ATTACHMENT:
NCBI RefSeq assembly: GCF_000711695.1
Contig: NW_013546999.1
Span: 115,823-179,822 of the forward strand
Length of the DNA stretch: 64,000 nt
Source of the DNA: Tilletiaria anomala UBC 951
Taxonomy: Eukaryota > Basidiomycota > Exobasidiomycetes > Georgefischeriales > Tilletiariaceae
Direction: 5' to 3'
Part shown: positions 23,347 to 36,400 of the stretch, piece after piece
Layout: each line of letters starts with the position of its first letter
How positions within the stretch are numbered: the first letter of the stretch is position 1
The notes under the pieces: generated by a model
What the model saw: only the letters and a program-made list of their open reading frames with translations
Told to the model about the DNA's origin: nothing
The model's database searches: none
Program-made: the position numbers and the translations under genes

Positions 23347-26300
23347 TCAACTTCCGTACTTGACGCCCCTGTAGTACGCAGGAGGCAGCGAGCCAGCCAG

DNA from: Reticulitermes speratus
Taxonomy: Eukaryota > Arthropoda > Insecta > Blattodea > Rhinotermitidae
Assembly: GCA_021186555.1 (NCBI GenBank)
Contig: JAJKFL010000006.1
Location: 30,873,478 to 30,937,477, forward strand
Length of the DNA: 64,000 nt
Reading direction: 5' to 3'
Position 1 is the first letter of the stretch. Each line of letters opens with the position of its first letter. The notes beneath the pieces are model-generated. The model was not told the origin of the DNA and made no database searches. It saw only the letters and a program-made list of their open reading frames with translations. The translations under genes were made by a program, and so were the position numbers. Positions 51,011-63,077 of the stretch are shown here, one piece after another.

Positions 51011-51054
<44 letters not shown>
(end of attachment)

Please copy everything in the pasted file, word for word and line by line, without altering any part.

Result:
NCBI RefSeq assembly: GCF_000711695.1
Contig: NW_013546999.1
Span: 115,823-179,822 of the forward strand
Length of the DNA stretch: 64,000 nt
Source of the DNA: Tilletiaria anomala UBC 951
Taxonomy: Eukaryota > Basidiomycota > Exobasidiomycetes > Georgefischeriales > Tilletiariaceae
Direction: 5' to 3'
Part shown: positions 23,347 to 36,400 of the stretch, piece after piece
Layout: each line of letters starts with the position of its first letter
How positions within the stretch are numbered: the first letter of the stretch is position 1
The notes under the pieces: generated by a model
What the model saw: only the letters and a program-made list of their open reading frames with translations
Told to the model about the DNA's origin: nothing
The model's database searches: none
Program-made: the position numbers and the translations under genes

Positions 23347-26300
23347 TCAACTTCCGTACTTGACGCCCCTGTAGTACGCAGGAGGCAGCGAGCCAGCCAG

DNA from: Reticulitermes speratus
Taxonomy: Eukaryota > Arthropoda > Insecta > Blattodea > Rhinotermitidae
Assembly: GCA_021186555.1 (NCBI GenBank)
Contig: JAJKFL010000006.1
Location: 30,873,478 to 30,937,477, forward strand
Length of the DNA: 64,000 nt
Reading direction: 5' to 3'
Position 1 is the first letter of the stretch. Each line of letters opens with the position of its first letter. The notes beneath the pieces are model-generated. The model was not told the origin of the DNA and made no database searches. It saw only the letters and a program-made list of their open reading frames with translations. The translations under genes were made by a program, and so were the position numbers. Positions 51,011-63,077 of the stretch are shown here, one piece after another.

Positions 51011-51054
<44 letters not shown>